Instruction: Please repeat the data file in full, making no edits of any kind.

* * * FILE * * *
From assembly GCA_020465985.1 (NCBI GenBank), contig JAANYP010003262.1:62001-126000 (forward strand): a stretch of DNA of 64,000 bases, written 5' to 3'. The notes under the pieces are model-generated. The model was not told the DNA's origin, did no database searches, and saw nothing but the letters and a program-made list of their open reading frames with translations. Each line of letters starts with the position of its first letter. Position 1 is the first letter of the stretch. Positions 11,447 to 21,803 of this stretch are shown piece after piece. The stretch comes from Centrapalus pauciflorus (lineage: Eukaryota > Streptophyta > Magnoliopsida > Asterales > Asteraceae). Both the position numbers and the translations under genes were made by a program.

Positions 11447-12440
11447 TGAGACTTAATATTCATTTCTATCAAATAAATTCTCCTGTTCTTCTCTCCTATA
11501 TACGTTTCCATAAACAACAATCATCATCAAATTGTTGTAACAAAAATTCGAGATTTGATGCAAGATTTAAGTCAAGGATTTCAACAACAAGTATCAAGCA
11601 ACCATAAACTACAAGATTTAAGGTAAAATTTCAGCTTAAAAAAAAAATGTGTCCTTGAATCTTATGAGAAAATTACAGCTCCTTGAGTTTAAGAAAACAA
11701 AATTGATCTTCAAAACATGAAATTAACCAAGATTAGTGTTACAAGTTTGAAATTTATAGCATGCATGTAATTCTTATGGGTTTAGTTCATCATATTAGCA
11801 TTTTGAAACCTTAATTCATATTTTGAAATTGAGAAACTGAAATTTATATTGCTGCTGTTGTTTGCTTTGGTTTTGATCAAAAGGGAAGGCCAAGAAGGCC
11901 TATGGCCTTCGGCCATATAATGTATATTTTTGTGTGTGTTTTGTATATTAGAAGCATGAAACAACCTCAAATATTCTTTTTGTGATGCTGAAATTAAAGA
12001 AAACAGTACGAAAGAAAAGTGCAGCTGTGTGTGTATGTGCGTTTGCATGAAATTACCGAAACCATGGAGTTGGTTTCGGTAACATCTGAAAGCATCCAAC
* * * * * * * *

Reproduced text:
From assembly GCA_020465985.1 (NCBI GenBank), contig JAANYP010003262.1:62001-126000 (forward strand): a stretch of DNA of 64,000 bases, written 5' to 3'. The notes under the pieces are model-generated. The model was not told the DNA's origin, did no database searches, and saw nothing but the letters and a program-made list of their open reading frames with translations. Each line of letters starts with the position of its first letter. Position 1 is the first letter of the stretch. Positions 11,447 to 21,803 of this stretch are shown piece after piece. The stretch comes from Centrapalus pauciflorus (lineage: Eukaryota > Streptophyta > Magnoliopsida > Asterales > Asteraceae). Both the position numbers and the translations under genes were made by a program.

Positions 11447-12440
11447 TGAGACTTAATATTCATTTCTATCAAATAAATTCTCCTGTTCTTCTCTCCTATA
11501 TACGTTTCCATAAACAACAATCATCATCAAATTGTTGTAACAAAAATTCGAGATTTGATGCAAGATTTAAGTCAAGGATTTCAACAACAAGTATCAAGCA
11601 ACCATAAACTACAAGATTTAAGGTAAAATTTCAGCTTAAAAAAAAAATGTGTCCTTGAATCTTATGAGAAAATTACAGCTCCTTGAGTTTAAGAAAACAA
11701 AATTGATCTTCAAAACATGAAATTAACCAAGATTAGTGTTACAAGTTTGAAATTTATAGCATGCATGTAATTCTTATGGGTTTAGTTCATCATATTAGCA
11801 TTTTGAAACCTTAATTCATATTTTGAAATTGAGAAACTGAAATTTATATTGCTGCTGTTGTTTGCTTTGGTTTTGATCAAAAGGGAAGGCCAAGAAGGCC
11901 TATGGCCTTCGGCCATATAATGTATATTTTTGTGTGTGTTTTGTATATTAGAAGCATGAAACAACCTCAAATATTCTTTTTGTGATGCTGAAATTAAAGA
12001 AAACAGTACGAAAGAAAAGTGCAGCTGTGTGTGTATGTGCGTTTGCATGAAATTACCGAAACCATGGAGTTGGTTTCGGTAACATCTGAAAGCATCCAAC